Case reports exist for possibly implicated complications, and in 1 patient, increased blood pressure with REBOA is purported to have exacerbated a preexisting cerebral injury (contusion and subarachnoid hemorrhage), leading to a fatal outcome.24 The current dilemma of optimal cerebral perfusion pressure (CPP) in a polytrauma patient with a cerebral injury and who is a candidate for REBOA will only be confirmed in a prospective investigation.
IMPLICATIONS FOR ANESTHESIOLOGISTS
Given the relative novelty of the resuscitative potential of REBOA, it is imperative that anesthesiologists, especially those dealing with the acutely injured trauma victim, be familiar with use of the device and the physiologic trespass related to balloon inflation and, more importantly, deflation. This would complement recent suggestions for the “acute care” anesthesiologist, which includes trauma care.25 There is currently an absence of published perioperative or anesthetic data, so recommendations are made based on experience, physiologic principles, and a similar mechanism in aortic vascular procedures. Our goal is to provide a practical approach to anesthetic management of these critically ill patients and identify areas in which further study is necessary to facilitate formal guidelines. We address considerations for patient preparation, REBOA deployment, hemodynamic and resuscitative goals, potential complications related to AO and mitigation/prevention, and issues related to deflation of the balloon and subsequent management.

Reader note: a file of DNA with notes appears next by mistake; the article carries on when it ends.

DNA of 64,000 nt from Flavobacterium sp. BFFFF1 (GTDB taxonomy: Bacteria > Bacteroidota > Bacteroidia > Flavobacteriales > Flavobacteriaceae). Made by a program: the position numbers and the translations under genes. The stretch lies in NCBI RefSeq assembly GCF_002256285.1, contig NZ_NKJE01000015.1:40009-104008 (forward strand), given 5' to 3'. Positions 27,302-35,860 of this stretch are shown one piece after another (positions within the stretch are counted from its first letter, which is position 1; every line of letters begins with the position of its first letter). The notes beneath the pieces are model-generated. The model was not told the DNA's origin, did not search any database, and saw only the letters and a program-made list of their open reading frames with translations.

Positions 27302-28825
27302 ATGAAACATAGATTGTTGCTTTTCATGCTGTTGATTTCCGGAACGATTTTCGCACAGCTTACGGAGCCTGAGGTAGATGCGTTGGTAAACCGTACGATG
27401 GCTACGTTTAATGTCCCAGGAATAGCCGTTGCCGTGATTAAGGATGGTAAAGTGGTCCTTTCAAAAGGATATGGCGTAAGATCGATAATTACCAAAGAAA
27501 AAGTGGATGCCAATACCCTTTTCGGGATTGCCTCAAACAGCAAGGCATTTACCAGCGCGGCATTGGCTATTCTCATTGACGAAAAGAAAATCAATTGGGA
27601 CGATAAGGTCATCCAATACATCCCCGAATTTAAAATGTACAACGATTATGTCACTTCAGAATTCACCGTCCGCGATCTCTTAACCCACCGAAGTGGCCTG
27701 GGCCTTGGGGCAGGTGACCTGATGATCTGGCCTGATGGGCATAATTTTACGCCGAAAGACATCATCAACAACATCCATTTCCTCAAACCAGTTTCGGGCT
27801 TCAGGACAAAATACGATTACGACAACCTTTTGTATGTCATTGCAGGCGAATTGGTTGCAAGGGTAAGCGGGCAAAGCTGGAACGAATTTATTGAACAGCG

From the anesthesiologist’s perspective, a large proportion of patients undergoing AO will do so before arrival to the OR. However, given the trend toward lower thresholds for REBOA deployment,12 patients requiring exploration for hemorrhage but not yet in extremis may present with planned balloon deployment. This affords time to optimize preparation as far as possible before the procedure. A comparable model for REBOA is AO for ruptured AAA, where endovascular AO is becoming more common. Many recommend prophylactic balloon placement in that cohort before any maneuvers that may change hemodynamic status, such as induction of anesthesia or initiation of surgery.26,27 This is supported by animal data models28 and with use of REBOA prophylactically during resection of pelvic tumors.16 The benefit of early deployment to prevent hemodynamic compromise is balanced with risks of duration of AO, which can be addressed by protocol-guided decision making.27
Vascular access should be obtained as soon as possible, ideally before anesthesia induction, so that resuscitation can be continuous. As discussed, we recommend femoral arterial access with an 18- or 20-gauge catheter. Theoretically, REBOA may be deployed from upper extremity arterial access, but brachial access may be associated with more complications and is not recommended.27 Venous access should be with large bore central access for transfusion and use of necessary resuscitative medications.
For expected zone-I REBOA placement, transesophageal echocradiography, which may already be in use to guide resuscitation and assessment of cardiac function, may aid in balloon placement.20 In addition, it may impact planned REBOA in a patient with undiagnosed severe atherosclerosis, traumatic aortic dissection, or aortic aneurysm. Transesophageal echocradiography can also be used to monitor position of the balloon, as the use of smaller sheaths for placement may have increased propensity for balloon migration with vigorous cardiac activity.27
Hemodynamic and Resuscitative Concerns During AO